“What smells so fucking good?” he asked, diluting the tension with his abrupt change in conversation.
She put her beer on the counter, grabbing the mitts and opening the oven door.
“That would be the chicken-and-dumpling casserole left by the ladies. Grab some plates and we’ll eat, get drunk, and watch something violent and sexy on cable,” Taylor said.
“Oh my God. Where have you been all my life?”
“At the risk of sounding too sweet for words, right under your nose.”
“Uh-uh. You weren’t always like this. I knew you.”
“Well, then, you were the only one.” She glanced over her shoulder just in time to see him pause at her words. How could he say he knew her when she hadn’t known the real Taylor until the moment at the altar when she’d declared her independence in front of three hundred and fifty guests and her gobsmacked parents?
Shrugging his shoulders, Lucky swallowed the last gulp of his beer before foraging in the cabinets for plates, and grabbed two more beers from the fridge. Taylor maneuvered the hot casserole onto the countertop, almost losing her grip on the dish when he reached up, exposing the deep grooves of his abdomen and the trail of dark-blond hair disappearing under his waistband. Suddenly her hunger for the casserole was eclipsed by a deeper need.
He looked down and caught her gawking, but she didn’t look away. The attraction simmering between them overpowered even the temperature of the oven. Tonight, she was going to make him face it and do something about it. She straightened up and began spooning portions of the amazing casserole on their plates. “Let’s go eat.”
Three hours later, the room swirled a little when she reached for her beer on the coffee table.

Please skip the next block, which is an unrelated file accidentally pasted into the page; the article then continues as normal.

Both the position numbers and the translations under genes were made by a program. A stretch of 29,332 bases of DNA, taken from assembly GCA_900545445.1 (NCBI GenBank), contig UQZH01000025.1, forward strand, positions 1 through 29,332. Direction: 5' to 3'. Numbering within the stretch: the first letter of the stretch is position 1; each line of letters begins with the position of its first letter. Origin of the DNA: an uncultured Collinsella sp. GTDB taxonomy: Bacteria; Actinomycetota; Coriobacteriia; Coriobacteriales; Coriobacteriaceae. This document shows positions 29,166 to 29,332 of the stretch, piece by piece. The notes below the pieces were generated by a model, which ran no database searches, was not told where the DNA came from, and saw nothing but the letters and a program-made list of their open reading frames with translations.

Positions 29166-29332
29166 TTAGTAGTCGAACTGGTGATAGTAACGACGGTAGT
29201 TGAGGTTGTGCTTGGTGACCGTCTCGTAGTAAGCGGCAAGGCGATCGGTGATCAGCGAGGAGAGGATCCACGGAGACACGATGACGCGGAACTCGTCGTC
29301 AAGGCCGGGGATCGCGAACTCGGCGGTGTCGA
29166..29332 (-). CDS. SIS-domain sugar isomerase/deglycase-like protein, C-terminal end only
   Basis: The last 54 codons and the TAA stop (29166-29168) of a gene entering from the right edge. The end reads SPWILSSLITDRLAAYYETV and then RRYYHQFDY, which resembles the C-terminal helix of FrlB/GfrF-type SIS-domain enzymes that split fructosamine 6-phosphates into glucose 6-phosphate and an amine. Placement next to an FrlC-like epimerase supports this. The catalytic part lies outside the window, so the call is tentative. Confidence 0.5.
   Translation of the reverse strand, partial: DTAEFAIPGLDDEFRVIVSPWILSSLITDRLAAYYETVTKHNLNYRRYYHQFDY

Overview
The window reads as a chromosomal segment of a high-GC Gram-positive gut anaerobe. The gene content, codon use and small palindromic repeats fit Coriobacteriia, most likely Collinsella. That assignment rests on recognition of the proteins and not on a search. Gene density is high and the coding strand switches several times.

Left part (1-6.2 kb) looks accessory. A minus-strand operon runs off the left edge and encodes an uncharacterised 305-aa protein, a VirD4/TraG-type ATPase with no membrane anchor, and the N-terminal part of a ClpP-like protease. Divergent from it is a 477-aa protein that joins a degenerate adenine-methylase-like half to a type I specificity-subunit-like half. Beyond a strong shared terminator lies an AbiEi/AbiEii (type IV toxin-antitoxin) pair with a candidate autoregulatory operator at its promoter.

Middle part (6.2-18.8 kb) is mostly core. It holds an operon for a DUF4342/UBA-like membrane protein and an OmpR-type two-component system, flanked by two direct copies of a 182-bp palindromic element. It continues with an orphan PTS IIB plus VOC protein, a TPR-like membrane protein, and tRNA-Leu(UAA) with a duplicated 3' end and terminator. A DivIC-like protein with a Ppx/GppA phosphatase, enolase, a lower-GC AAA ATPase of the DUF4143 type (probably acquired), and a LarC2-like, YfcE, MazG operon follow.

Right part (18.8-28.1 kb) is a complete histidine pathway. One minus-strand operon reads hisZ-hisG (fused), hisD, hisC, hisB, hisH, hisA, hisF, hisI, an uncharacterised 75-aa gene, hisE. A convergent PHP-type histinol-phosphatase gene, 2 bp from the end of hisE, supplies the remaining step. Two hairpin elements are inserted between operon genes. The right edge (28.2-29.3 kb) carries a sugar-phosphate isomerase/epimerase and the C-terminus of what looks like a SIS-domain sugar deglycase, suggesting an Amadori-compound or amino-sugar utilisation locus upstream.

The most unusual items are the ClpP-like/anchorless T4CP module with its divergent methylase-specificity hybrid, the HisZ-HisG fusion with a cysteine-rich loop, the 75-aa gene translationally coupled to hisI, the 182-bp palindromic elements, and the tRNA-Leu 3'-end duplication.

“Are you drunk?” Lucky asked.
“Nope. Just tipsy.” She smiled at him, letting her eyes linger on the scruff on his jaw, the blond highlights catching the muted light in the room. She remembered how good that felt against her skin, marking her with a pink flush the morning after. “Even you look good.”
“Oh, then you must be drunk.” He laughed, eyes twinkling with his own amusement over the rim of the beer bottle as he took another drink.
The alcohol made her movements languid, the fire of desire in her belly spiking to a new temperature with every brush of their hands, shoulders, and feet. The couch was big enough for several people, but they’d remained close together, pulled by their own sexual gravity toward each other.
She leaned her head back and looked up at the high ceiling bracketed by heavy molding. “I really love this house.”
“You do?” Lucky turned his head on the cushion next her, his expression puzzled. “I thought you hated this house. That’s why you want to sell it.”
“No. I want to sell it because I need the money, but I don’t hate it. It’s beautiful.” She altered her position to face him, close enough breathe in his aftershave. She’d have his scent on her clothes tomorrow, and the thought made her shiver. “I just don’t want to live here. Sometimes I think there’s too much history in these rooms.”
Lucky shifted to mirror her position, his blue eyes soft and crinkled at the edges with laugh lines. He always had a ready smile and a joke to ease your worries. The times he’d been unable to smile—when his brother had died and the times when he’d come to her after difficult deployments—had broken her heart. Taylor shook off the memories, not wanting to dwell on them when Lucky was so close and very delicious.
“So you really want to stay in Hawaii?” he asked.
“Yep. I’ve built up a solid group of clients. I like being hands-on with people. And it’s great that everyone leaves me feeling good.”
“You could do that here.”
“I could.” Taylor reached out, tracing the muscled line of his forearm with her nail, raising goose bumps all along his warm skin. He didn’t pull away so she leaned in closer. “But my future is there.”
“This town is great. You don’t know what you’re missing.”
She laughed at his earnestness. The Chamber of Commerce should bottle it and sell it as a souvenir.
“Now I know you’re drunk.”